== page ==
Adult: The male Common Yellow-throat is easily identified
by his bold white-bordered mask, which gives him a jaunty look. His olive brown back seems
to brighten the yellow throat and breast (and the birder's day!). The belly and undertail
coverts are pale yellow, visible when the Yellow-throat cocks his tail in Marsh Wren
The olive face of the female yellow-throat is
highlighted with a white eye ring. Her plumage is like her mate's, but drab in comparison.
Immature: Young Yellow-throats are dull brown overall, but the
male's face bears a drab suggestion of the black mask which will come with maturity.
Common Yellow-throat's loud "giveaway" song -- wichety, wichety,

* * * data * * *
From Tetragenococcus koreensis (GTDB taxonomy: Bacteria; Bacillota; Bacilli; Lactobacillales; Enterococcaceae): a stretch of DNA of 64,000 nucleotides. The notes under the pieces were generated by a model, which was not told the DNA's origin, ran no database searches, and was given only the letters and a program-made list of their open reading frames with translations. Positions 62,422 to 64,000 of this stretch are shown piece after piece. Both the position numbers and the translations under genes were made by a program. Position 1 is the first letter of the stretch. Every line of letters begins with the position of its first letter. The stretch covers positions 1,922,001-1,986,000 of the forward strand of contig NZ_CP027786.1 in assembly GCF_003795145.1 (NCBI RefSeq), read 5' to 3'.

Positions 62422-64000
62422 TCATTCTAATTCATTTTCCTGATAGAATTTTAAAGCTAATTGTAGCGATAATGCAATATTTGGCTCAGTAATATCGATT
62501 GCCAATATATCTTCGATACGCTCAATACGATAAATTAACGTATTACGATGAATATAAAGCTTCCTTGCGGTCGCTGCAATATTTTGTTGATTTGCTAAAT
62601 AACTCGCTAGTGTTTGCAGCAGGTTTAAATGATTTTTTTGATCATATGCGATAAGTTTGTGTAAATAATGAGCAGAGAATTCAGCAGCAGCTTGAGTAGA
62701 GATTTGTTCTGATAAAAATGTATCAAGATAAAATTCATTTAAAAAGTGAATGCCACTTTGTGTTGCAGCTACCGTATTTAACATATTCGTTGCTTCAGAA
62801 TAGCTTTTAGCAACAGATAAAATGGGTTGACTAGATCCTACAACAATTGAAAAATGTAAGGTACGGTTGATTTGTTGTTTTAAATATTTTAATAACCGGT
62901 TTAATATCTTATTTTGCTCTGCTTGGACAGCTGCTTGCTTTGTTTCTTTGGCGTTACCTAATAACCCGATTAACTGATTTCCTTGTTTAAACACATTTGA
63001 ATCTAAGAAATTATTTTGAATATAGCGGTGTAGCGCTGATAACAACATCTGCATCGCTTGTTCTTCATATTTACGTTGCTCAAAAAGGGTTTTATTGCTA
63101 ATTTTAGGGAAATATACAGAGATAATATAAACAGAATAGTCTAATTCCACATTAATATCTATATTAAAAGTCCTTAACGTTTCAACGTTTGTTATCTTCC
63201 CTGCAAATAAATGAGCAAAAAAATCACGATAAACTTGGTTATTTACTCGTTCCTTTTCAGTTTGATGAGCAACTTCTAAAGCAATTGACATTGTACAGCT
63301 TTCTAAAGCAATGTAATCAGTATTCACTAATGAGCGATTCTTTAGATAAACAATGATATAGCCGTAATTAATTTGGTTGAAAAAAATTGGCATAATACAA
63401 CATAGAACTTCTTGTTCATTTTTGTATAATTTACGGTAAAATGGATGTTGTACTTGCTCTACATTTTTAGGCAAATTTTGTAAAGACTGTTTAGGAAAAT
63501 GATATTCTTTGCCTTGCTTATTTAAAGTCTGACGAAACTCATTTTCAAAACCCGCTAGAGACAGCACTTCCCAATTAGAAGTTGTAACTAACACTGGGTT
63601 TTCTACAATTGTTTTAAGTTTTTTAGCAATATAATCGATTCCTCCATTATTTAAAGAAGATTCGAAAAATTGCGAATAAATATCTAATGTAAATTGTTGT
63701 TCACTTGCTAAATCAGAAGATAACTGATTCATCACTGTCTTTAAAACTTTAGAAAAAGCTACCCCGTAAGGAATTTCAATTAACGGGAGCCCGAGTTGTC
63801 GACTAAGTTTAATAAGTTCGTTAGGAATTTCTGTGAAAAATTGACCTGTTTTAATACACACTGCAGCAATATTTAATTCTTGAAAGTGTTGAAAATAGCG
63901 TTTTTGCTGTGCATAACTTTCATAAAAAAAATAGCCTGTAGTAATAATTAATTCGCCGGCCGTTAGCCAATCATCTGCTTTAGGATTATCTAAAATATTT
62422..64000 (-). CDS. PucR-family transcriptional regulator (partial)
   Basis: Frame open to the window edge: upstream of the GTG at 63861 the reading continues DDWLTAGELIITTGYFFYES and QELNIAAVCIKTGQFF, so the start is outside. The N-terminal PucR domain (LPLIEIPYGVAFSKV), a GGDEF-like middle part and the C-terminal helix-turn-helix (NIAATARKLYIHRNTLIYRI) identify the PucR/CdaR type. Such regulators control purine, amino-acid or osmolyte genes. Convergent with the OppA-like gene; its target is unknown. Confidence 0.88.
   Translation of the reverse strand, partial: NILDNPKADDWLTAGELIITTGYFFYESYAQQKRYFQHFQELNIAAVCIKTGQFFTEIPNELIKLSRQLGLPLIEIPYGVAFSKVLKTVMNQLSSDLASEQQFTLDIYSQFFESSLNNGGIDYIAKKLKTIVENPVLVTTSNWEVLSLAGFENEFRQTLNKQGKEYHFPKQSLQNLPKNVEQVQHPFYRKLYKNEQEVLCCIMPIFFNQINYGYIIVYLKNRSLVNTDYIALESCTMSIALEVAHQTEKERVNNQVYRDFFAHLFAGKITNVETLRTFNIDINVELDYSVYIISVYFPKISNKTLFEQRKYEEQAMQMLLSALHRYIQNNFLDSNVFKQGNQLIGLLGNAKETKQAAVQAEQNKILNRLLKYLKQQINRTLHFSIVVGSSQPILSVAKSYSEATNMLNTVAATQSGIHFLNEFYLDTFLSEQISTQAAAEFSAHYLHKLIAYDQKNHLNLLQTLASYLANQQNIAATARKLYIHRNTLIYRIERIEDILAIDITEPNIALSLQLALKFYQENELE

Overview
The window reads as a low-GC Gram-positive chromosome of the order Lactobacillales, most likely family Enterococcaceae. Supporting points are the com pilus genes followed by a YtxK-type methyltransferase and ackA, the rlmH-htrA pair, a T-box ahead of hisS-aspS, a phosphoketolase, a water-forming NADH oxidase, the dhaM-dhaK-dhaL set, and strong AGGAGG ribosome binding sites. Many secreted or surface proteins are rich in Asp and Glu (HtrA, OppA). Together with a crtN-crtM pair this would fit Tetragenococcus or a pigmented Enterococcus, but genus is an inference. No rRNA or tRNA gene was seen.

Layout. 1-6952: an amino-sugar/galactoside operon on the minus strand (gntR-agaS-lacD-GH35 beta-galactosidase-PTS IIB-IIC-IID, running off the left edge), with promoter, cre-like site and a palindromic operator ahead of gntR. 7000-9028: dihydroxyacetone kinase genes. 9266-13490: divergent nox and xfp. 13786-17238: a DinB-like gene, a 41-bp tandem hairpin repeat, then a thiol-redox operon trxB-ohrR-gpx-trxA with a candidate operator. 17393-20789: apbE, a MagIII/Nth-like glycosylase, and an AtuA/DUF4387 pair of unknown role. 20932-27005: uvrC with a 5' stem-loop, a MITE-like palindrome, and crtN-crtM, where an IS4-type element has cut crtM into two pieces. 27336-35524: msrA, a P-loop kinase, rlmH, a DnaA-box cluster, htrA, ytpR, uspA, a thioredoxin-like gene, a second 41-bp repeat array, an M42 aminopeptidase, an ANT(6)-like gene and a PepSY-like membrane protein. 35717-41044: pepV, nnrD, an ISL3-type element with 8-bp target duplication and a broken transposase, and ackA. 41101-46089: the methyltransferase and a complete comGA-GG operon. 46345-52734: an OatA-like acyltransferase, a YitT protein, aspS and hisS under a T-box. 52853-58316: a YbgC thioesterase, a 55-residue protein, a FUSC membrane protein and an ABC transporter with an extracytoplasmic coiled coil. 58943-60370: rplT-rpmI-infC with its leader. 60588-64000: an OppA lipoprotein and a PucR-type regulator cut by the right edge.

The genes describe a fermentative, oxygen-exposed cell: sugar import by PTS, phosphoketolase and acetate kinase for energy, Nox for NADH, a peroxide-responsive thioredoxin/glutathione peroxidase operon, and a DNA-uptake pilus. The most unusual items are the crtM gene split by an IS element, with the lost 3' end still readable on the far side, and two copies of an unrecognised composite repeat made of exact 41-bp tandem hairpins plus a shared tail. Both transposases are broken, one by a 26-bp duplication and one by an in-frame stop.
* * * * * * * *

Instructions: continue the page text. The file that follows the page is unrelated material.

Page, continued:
wichety, wichety -- resounds across agricultural environments, marshes and wet
prairies, in mixed pine-hardwood forests and mesic hammocks. Listen for the hoarse tchurr
call, similar to the Marsh Wren's.
The Common Yellow-throat is a Florida resident,
widespread throughout the state. It breeds from April through June. Wintering
yellow-throats and migrants swell the resident populations.
Text by Mary Jean Rogers, West Volusia